Bob Hope was an elder statesman of comedy whose extraordinary career spanned vaudeville, Broadway, radio, television, movies, books and makeshift concert platforms in war zones.
Hope ranked among the top 10 box-office stars for 13 consecutive years, from 1941 to 1953, topping the list in 1949. He starred in 50 feature films and countless short subjects and promotional films. During the '30s, '40s, '50s and early '60s, Hope was one of the best and brightest of the film comedians, delivering one-liners with a rat-a-tat-tat precision while demonstrating some of the best timing on the screen.
Because he came out of vaudeville and Broadway, Hope was also a fine hoofer — he once operated his own dance school — and an equally adept singer who introduced two Oscar-winning best songs: "Thanks for the Memory" and "Buttons and Bows." Hope also debuted the Oscar-nominated holiday tune "Silver Bells."
Hope made 58 movies in all, including such classics as "The Ghost Breakers," "The Paleface," "Monsieur Beaucaire" and "Fancy Pants." He even went dramatic with good results as Eddie Foy Sr. in 1955's "The Seven Little Foys" and as the colorful New York mayor Jimmy Walker in 1957's "Beau James."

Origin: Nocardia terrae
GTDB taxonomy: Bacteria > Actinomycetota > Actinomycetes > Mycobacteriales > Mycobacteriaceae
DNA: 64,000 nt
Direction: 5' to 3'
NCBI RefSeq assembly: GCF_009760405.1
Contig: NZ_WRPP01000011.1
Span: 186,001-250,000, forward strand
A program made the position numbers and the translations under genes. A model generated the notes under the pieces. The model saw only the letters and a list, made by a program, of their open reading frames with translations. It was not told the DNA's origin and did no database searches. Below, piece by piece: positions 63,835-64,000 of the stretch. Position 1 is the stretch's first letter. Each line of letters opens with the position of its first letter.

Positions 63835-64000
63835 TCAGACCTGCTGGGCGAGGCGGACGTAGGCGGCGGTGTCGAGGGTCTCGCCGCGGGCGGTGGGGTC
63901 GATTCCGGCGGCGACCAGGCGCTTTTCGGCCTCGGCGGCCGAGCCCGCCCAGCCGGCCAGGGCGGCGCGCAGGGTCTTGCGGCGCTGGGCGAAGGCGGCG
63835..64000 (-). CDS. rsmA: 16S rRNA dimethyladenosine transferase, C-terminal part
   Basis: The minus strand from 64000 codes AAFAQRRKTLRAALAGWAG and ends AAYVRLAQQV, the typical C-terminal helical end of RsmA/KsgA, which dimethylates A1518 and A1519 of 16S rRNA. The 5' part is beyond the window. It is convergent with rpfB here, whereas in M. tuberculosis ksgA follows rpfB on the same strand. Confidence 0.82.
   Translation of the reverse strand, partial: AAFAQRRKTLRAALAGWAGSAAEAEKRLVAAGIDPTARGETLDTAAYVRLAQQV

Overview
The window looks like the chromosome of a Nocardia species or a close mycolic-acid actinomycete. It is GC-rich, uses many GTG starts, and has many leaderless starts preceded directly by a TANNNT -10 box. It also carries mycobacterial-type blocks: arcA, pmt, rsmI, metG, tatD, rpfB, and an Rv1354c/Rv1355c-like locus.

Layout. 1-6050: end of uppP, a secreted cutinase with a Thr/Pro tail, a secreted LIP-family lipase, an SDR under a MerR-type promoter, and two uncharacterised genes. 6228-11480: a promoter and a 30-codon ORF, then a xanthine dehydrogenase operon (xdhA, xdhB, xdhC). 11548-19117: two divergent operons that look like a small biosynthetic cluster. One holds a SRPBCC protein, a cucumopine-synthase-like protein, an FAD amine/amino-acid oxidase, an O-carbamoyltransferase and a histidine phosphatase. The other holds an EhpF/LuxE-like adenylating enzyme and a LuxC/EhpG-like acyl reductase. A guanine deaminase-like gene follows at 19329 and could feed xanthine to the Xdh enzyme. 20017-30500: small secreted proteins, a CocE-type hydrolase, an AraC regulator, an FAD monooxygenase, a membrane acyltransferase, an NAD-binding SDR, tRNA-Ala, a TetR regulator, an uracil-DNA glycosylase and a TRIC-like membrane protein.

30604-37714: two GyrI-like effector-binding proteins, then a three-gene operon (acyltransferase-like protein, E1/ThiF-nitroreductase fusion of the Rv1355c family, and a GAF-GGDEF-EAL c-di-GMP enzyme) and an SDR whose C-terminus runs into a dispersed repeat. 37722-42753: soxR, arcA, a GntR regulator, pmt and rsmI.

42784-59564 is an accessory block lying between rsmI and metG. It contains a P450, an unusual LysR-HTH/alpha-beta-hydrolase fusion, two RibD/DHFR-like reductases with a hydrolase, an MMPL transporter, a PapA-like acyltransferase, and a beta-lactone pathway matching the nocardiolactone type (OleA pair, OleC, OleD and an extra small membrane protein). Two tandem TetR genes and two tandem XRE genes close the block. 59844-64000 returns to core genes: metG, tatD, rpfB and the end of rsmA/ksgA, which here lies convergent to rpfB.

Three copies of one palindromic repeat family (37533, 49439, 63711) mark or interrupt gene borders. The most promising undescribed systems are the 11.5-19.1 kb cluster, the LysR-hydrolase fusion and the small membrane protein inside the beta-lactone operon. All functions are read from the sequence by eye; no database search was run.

Although he never won an Oscar for acting, he was honored four times by the Academy of Motion Picture Arts and Sciences for his contributions to the world of entertainment. He also received the Jean Hersholt Humanitarian Award in 1959. He began emceeing the Oscars in 1940, and for years hosted the televised Academy Award presentations, opening his first in 1953 with the line "Television. That's where movies go when they die."
Until his final years, Hope was almost constantly on the road, playing shows and benefits in the United States and on military bases in far-flung corners of the Earth.
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